Re: RFC: BSD Socket (like) API


Paul Sokolovsky
 

Hello Luiz Augusto,

On Wed, 29 Mar 2017 14:18:04 +0300
Luiz Augusto von Dentz <luiz.dentz@gmail.com> wrote:

[]

As my initial RFC message pointed, the initial target is MicroPython
with its "usocket" (micro-socket) module. That's a single app, but
it wraps a large chunk of BSD Sockets API for Python language. And
of course, this RFC is to see what other projects people are
interested to port.
I suppose you need much more than sockets to make a python program to
work on top of zephyr.
For an existing Python program, right. I made a presentation at the
last OpenIoT Summit on the topic of usage of scripting languages in
(deeply embedded) IoT, and the argument was that most useful apps in
scripting languages (whatever one is used) would need to be written
from scratch, with attention to resource constraints to the target
platform.

Now I do agree having python would be very
useful to prototype, or js, but for products it might be a different
story.
I appreciate agreeing to this conclusion too. Indeed scripting
languages (JS, Python) can already deliver in the areas of rapid
testing/rapid prototyping. Whether they will be useful for developing
"production" apps is yet to be see.

Anyway, we're diverging from the topic of the discussion, how
MicroPython pops up here is that it needs a pretty complete BSD Sockets
API, so should be a good testcase for the work to do (i.e. it's not
limited to just IPv4, or UDP, or client-only API).

Casting a pointer to an integer as suggested might work, but will
most likely be an issue with the common pattern of checking for
error by just comparing the sign of the return value, instead of
the (technically correct) comparison with -1.
We can check if there are any paddings on net_context, if there is
it might not be a bad idea to add an id to them, or really make
them compatible with k_poll.

In general Im much more concern about the stack fragmentation,
though. Adding compatibility layers and offloading works against
the stack itself,
Well, I don't see how proper, configurable (on/off) layering works
against the stack. I'd say, vice-versa, it allows to leverage it for
more usecases. Offloading, let me skip that part ;-).
I was referring to APIs like net_buf or application layer protocols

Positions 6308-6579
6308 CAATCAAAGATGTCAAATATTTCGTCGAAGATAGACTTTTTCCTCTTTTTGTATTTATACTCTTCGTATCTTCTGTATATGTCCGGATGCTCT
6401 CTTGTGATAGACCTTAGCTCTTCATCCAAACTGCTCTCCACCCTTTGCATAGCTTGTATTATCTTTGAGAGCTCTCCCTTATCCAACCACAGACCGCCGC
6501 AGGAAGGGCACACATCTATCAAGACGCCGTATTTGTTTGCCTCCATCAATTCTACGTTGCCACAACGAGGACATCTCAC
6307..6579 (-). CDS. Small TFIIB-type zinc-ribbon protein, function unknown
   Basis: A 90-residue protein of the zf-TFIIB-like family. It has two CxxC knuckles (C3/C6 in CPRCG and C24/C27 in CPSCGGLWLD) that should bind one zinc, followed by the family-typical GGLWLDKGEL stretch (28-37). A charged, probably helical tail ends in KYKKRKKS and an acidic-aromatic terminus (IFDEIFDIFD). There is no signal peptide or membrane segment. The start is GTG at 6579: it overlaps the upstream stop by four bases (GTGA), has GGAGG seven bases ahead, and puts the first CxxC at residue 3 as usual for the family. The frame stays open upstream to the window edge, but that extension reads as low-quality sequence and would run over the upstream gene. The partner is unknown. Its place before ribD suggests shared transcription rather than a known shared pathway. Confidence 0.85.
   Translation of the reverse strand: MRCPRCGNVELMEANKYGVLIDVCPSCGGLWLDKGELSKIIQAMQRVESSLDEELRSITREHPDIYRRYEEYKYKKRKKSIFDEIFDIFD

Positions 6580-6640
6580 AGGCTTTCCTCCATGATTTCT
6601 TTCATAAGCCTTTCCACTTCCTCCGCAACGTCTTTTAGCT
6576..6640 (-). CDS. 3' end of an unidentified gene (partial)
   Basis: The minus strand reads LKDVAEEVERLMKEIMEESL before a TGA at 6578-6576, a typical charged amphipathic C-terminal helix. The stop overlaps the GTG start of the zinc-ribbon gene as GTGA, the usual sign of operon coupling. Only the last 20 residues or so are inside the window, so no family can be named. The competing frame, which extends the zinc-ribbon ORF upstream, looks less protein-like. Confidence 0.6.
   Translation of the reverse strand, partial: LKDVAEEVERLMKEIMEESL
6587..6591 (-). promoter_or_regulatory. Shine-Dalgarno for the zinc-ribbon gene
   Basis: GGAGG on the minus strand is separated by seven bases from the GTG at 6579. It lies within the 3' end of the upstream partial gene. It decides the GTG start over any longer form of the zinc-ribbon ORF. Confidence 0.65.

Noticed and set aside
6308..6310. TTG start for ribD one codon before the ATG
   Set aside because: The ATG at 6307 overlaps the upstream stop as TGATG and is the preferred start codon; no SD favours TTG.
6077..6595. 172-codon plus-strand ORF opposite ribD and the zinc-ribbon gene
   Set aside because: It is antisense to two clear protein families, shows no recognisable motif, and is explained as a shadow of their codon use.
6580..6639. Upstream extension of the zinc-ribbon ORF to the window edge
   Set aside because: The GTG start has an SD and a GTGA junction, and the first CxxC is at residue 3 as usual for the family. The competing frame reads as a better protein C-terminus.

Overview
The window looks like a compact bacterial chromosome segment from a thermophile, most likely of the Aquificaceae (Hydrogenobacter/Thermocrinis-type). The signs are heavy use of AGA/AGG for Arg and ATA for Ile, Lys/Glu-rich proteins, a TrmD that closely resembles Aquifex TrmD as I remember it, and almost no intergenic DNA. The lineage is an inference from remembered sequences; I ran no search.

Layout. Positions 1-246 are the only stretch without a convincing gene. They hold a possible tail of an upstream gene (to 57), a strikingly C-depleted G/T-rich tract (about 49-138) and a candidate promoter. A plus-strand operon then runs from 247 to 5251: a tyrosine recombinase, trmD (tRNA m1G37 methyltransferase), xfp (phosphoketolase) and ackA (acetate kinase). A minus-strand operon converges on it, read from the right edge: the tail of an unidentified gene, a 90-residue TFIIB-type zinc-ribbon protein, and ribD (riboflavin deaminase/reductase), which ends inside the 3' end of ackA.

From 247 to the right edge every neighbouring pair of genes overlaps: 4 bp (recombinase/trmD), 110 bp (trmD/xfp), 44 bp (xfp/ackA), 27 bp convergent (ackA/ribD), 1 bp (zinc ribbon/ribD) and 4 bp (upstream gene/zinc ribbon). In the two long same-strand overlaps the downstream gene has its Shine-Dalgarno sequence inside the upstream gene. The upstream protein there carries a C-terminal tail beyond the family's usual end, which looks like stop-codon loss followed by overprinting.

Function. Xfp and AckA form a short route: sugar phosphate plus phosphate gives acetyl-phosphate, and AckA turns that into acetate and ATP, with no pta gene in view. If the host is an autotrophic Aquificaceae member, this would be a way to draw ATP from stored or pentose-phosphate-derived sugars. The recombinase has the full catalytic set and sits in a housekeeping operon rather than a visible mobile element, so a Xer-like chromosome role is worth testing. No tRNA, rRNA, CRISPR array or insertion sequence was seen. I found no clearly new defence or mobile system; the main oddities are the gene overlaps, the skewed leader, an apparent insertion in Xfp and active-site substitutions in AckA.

like coap, while I agree we can make all configurable that doesn't
dismiss the fact these interfaces might be reimplemented on top of the
socket layer.
Yes, that's one of "paradoxes" or "logic reversals" of architecting
this things. We provide native (or natively ported) MQTT, OCF, etc.
high-level interfaces and think it'll cover all the users' needs, but
any conservative assessment based on history of the industry will tell
it won't work. That's because all those things are niche novelties
comparing with something such established, well-known, and generic as
BSD Sockets. So, it's better not to fight this tendency, but plan and
layer it well, then document clearly (that e.g. native protocol
support is much more efficient), and let users choose what they want to
do.

In fact the case of net_buf there is probably no
solution since the BSD Socket interface will most likely be using
plain pointers or iovec, so we lose zero copy and possible add yet
another buffer pool on top.
Yes, in one of the earlier emails I mentioned that we lose zero copy
with BSD Sockets API. But at the same time we gain memory separation of
system net buffers vs application memory, which may be just what we
need for network stack security in Zephyr.

[]

As a maintainer in other projects, I can easily relate to that
thought (that I, a maintainer, know better what contributors rather
be working on ;-) ). But here's how it works at Linaro: our aim is
to reduce/avoid fragmentation among ARM vendors (and not at the
expense of more fragmentation with other architectures). So if a
member comes to us and says "we'll use Zephyr if ...", we'd better
listen, because there's no lack of alternatives to Zephyr, and if
interested parties select something else instead, there won't be
anything good from that to Zephyr, or to the industry at all, which
will continue in a chaos of several dozens of adhoc (vs
full-featured) RTOSes. And yeah, BSD Sockets is a frequent request
we heard for a while. Other things you mention are in the plans
(ours including) too.
That is a fair point, but ultimately the memory constraint comes from
the very same vendors. So are there new boards coming with more
memory? 128 K or more ram and a fair bit more flash? Because I can
tell you in most boards memory is already quite tight and that is
without debug enable,
Well, so my account of that is that we should stick to the original
Zephyr promise of being able to support even the smallest
configuration, while adding proper layering and configurability on top
of that. And maintaining and even further optimizing this "the most
minimal configuration", as a concurrent mailing list thread suggests,
should be among top priorities.

in fact echo server don't even work with qemu
when all debugs options are enabled:

/opt/zephyr-sdk/sysroots/x86_64-pokysdk-linux/usr/libexec/i586-zephyr-elf/gcc/i586-zephyr-elf/6.2.0/real-ld:
zephyr_prebuilt.elf section `noinit' will not fit in region `RAM'
/opt/zephyr-sdk/sysroots/x86_64-pokysdk-linux/usr/libexec/i586-zephyr-elf/gcc/i586-zephyr-elf/6.2.0/real-ld:
region `RAM' overflowed by 5520 bytes
Well, we need to bump qemu_x86 RAM size (as it's used to host the .text
largely) now, and optimize "non-minimal" configurations like debug
build, TLS, etc. later (later, in contrast to the "most minimal" config,
which needs to be optimized and maintained every day, or we will lose
it).


--
Best Regards,
Paul

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